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                        • #13
                          THANKS!!!!!!!! That will then be put on the agenda for later...I still have a ceiling fan I need to replace...I'm good with electronics but NOT NOT NOT carpentry!

                          Originally posted by Pandora View Post
                          You can still add an attic fan for about $100 - its easy to do. We bought ours at Lowes - it sits behind the gable vent (mounted it to 2x4's per instructions), set the thermostat, and then wired it up to an "on/off" switch. Took about an hour or so and made a huge difference! Given our house is so old, there is no insulation in the walls but there is old cellulose insulation that was blown in on the ceilings. It doesnt do much though because its all broken down and like dust, so the rooms upstairs are a bit warmer than the rest of the house even with AC, but the fan drastically reduced the heat build-up in the attic. Just one of the many projects we have to do in the upcoming years One room at a time...

                          Comment


                          • #14
                            [QUOTE=IamOld;542160]APL, I really hate that we have to even think like this. [QUOTE]

                            I really hate that we have to think like this too, IAmOld. When I was in college, in a really dumpy little apartment, the utilities were included. In the winter I'd have the heat on 79-80 during the day and drop it a couple of degrees at night. Oh and lots of really long, really hot showers too. I miss it now.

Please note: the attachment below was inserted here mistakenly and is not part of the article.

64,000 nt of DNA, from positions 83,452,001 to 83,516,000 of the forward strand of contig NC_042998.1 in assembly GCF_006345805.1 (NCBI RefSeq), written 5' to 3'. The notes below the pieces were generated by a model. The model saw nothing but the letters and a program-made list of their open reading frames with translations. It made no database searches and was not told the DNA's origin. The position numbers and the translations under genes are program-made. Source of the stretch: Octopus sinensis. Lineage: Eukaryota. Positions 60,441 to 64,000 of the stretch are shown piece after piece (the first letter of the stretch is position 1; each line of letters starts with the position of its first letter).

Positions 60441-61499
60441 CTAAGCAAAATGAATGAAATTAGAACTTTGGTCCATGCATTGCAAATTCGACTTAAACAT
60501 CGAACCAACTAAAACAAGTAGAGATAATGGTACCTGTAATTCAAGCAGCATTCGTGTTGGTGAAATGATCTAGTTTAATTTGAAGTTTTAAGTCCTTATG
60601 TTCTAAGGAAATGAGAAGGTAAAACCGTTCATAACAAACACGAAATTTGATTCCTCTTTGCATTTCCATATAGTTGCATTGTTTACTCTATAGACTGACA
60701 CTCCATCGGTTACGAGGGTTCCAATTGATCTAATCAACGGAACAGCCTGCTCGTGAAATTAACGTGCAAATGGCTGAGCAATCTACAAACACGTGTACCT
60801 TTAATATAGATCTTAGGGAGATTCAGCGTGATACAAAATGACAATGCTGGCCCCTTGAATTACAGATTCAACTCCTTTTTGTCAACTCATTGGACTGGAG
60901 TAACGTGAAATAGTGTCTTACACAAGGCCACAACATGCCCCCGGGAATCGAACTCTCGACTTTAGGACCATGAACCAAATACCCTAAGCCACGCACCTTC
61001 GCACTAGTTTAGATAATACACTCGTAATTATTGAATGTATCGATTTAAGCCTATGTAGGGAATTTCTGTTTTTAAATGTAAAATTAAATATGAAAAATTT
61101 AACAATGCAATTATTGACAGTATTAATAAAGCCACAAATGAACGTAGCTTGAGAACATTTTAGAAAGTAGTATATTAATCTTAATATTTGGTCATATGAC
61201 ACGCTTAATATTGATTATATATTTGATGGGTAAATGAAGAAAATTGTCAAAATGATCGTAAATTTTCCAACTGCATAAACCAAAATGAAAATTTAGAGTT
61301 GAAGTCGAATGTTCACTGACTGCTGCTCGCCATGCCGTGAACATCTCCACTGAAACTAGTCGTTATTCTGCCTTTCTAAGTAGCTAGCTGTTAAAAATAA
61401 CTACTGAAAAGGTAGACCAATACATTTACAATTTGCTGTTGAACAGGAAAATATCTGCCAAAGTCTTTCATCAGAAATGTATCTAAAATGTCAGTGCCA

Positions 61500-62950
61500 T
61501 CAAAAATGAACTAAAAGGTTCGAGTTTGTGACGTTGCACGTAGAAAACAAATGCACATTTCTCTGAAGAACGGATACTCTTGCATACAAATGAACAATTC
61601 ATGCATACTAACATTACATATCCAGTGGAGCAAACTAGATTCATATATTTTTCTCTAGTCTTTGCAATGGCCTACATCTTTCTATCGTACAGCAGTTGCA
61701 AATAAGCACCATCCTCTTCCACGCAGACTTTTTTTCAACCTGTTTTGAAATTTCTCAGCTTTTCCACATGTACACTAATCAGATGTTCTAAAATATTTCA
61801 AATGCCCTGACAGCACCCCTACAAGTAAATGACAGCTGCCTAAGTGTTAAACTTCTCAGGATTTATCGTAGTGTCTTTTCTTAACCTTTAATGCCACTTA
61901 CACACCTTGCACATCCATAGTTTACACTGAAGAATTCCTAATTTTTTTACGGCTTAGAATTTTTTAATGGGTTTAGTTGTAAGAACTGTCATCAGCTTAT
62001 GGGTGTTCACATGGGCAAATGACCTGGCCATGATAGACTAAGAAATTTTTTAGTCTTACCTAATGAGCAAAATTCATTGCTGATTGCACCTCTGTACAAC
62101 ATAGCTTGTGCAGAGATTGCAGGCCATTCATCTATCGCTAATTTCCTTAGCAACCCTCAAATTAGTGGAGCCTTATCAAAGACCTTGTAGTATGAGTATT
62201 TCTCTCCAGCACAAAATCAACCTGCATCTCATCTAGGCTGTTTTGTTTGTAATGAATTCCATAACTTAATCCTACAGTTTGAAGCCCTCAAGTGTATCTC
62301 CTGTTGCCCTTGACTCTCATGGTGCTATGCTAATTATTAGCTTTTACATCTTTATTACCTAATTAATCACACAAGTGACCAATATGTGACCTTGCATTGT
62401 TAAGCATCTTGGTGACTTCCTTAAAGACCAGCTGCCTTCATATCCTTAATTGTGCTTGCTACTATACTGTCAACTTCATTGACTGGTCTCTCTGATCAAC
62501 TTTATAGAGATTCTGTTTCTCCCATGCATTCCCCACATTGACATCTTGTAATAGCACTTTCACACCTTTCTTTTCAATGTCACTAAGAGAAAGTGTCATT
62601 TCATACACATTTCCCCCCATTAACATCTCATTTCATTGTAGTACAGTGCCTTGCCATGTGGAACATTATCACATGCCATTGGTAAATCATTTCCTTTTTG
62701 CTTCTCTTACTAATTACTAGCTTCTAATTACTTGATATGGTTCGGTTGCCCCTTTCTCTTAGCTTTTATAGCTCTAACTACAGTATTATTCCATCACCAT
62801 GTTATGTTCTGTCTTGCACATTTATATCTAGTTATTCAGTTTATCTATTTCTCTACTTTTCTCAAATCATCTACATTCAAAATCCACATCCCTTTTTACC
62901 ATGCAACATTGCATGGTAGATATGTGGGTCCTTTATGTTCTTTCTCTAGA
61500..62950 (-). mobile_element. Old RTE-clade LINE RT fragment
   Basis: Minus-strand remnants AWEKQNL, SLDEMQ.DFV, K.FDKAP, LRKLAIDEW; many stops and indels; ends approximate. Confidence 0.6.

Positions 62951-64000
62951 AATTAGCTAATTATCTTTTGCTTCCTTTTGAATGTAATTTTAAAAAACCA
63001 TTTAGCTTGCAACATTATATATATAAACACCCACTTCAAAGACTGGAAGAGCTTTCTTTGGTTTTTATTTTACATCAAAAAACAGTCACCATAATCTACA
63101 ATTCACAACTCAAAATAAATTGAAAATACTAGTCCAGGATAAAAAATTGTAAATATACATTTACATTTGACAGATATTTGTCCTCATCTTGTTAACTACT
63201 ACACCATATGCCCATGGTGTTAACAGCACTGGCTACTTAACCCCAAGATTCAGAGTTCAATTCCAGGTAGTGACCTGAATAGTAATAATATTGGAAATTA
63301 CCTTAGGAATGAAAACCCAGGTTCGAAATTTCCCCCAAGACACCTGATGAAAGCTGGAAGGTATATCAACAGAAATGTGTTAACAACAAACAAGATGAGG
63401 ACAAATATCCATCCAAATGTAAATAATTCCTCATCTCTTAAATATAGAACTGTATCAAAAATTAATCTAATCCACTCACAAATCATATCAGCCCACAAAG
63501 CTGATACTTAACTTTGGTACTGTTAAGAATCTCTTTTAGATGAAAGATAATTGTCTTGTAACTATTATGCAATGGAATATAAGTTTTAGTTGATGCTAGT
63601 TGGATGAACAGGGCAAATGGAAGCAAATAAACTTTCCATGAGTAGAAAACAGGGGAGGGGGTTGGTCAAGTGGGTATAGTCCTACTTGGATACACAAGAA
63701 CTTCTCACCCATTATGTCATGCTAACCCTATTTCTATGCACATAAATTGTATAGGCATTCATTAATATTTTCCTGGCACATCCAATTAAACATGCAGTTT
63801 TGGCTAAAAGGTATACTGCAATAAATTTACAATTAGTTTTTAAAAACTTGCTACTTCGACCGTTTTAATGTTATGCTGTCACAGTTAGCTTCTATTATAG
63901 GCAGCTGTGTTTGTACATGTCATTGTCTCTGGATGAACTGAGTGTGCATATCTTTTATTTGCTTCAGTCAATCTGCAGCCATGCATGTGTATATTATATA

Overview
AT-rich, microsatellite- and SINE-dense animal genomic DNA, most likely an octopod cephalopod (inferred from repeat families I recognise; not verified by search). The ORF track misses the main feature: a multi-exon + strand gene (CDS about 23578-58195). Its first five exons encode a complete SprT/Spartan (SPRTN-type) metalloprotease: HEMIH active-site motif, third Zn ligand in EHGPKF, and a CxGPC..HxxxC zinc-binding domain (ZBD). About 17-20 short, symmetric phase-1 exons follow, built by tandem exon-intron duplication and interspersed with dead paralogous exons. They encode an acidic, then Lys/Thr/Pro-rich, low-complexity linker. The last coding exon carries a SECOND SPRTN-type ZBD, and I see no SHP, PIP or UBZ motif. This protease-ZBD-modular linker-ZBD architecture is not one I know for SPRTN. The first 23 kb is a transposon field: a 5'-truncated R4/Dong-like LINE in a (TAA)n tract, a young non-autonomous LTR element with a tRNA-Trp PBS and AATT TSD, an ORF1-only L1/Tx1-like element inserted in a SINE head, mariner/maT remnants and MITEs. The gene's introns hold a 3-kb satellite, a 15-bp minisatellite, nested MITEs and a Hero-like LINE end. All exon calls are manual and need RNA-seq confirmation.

HHM, I have central forced heating via gas, and an average winter night would get down to the 20s - 30s. I read your post and Pandora's post about the electric baseboard heater and just don't know which is more economical.

                            I found some baseboard heaters online and while they do seem safe, I don't know if I can trust my pets to use it safely unsupervised. My dogs would sleep right up against it.

                            The humidifier makes sense, I know how much warmer it feels when it is humid.

                            Comment


                            • #15
                              Originally posted by APL View Post


                              I found some baseboard heaters online and while they do seem safe, I don't know if I can trust my pets to use it safely unsupervised. My dogs would sleep right up against it.

                              The humidifier makes sense, I know how much warmer it feels when it is humid.
                              They make wall mounted heaters that are similar in safety and economy. My dogs would cuddle up to a heater, too, especially the floppy eared varmint below.

                              ~~ Filed Over Median Income Chapter 7: 12/17/2010 ~~ 341 Held: 1/12/2011 ~~ Discharged: 03/16/2011 ~~
                              Not an attorney - just an opinionated woman.